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Guest opinion: Is diesel doomed? Fuel duty could spell sales crash

Simon Benson, director at AA Vehicle Inspections

It’s a huge market – almost 40% (12 million) of the more than 30 million cars in the UK are diesels. But could we now be seeing the end of the road for this fuel type?

The government is committed to improving air quality – an estimated 40,000 people die prematurely each year in the UK from pollution.

Diesel engines are now considered a significant contributor due to the negative effects of Nitrogen Dioxide emissions.

On the positive side, however, diesels are generally the most fuel efficient and emit less CO2 – something the government also wants to reduce in addressing climate change.

But what’s round the corner? Well, the figures are ominous.

The total of new car registrations in February this year was 83,115 units. Registrations of diesel cars fell by 9.2%, while demand for petrol cars rose again by 5.8%. And alternative fuel vehicles continued their positive trend with a dramatic increase of 48.9%.

Latest consumer attitudinal research of car purchases from the AA also shows that diesel is declining as a fuel choice and the number of ‘don’t knows’ is going up.


Source: AA Populus Car Purchase data


However, the Chancellor again froze fuel duty in his Spring Budget – the seventh year running.

Rumours of a diesel scrappage scheme, which would probably target areas with the highest levels of air pollution such as London, were not confirmed. But he did indicate that he would “explore the appropriate tax treatment” for diesels ahead of the Autumn Statement.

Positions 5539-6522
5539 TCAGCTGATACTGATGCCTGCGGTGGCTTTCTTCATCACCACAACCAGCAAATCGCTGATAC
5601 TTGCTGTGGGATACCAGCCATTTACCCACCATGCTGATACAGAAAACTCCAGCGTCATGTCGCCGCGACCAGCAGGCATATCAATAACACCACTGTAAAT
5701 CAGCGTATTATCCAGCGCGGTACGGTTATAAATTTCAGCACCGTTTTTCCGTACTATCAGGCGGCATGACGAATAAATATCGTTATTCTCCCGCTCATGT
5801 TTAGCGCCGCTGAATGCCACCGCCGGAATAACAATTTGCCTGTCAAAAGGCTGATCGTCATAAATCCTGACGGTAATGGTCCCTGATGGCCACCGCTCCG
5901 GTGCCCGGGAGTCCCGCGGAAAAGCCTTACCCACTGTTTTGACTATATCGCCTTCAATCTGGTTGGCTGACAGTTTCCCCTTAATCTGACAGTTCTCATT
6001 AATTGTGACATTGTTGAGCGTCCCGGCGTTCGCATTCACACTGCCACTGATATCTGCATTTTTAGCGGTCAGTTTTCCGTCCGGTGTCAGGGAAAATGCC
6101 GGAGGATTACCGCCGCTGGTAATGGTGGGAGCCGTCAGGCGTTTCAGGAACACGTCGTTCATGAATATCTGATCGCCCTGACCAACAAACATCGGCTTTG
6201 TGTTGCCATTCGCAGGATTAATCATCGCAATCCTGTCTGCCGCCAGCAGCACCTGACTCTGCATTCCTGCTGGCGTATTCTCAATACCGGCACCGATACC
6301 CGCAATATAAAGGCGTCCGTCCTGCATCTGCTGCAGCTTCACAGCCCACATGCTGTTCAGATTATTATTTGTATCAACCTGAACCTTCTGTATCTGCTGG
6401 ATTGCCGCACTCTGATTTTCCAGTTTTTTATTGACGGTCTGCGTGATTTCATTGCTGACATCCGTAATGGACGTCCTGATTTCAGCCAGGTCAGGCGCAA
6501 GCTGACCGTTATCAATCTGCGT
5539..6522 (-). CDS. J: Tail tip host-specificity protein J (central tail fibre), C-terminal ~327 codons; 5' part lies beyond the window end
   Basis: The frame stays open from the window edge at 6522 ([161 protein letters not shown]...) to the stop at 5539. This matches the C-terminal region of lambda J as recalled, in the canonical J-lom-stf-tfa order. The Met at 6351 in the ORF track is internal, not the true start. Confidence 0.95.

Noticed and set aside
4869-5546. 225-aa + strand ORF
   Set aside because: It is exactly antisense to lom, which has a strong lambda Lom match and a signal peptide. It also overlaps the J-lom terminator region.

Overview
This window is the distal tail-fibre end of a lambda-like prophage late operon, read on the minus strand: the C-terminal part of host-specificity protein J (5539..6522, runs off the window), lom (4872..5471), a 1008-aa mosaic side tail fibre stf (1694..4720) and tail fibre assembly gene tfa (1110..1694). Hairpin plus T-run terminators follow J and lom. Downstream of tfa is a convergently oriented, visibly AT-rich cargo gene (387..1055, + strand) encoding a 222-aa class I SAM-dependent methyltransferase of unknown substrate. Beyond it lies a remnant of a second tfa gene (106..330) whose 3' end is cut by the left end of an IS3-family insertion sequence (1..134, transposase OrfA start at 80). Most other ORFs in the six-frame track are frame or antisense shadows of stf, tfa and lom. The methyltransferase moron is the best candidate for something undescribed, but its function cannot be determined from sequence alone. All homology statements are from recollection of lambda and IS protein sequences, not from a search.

If this means raising taxes, then for many, that could toll diesel's death knell.

Diesels, particularly pre-2015 models, are increasingly likely to face charges or be restricted from entering major cities.

We'll have to formally wait until November to hear the fine detail, although I suspect there will be numerous leaks (no pun intended) along the way. 

It’s also worth noting that the commercial vehicle fleet is still mostly diesel-powered so any rise in fuel duty would be a double whammy for those small business people hit by the recent budget changes to National Insurance Contributions.

Next month (April), the government – under a high court order – is expected to publish a draft of its revised, more ambitious Air Quality Plan including potentially new charges being proposed on polluting vehicles.

Interestingly though, we know that, overall, cars only contribute around 10% of the pollution – other causes include diesel trucks, buses, taxis, trains, domestic heating and industrial emissions.

Modern diesel cars are also now pretty clean in official tests although they emit around 10 times more nitrogen oxides on the road than an equivalent petrol car, according to the International Council on Clean Transportation (ICCT).

For dealers, it’s still too early to decide categorically what business strategy to take.

Consumers have numerous choices. If they cover a high mileage and the bulk of their driving’s on motorways, then a new Euro 6 diesel (with a Diesel Particulate Filter) is still a good option because the increased economy is more likely to overcome the higher fuel cost.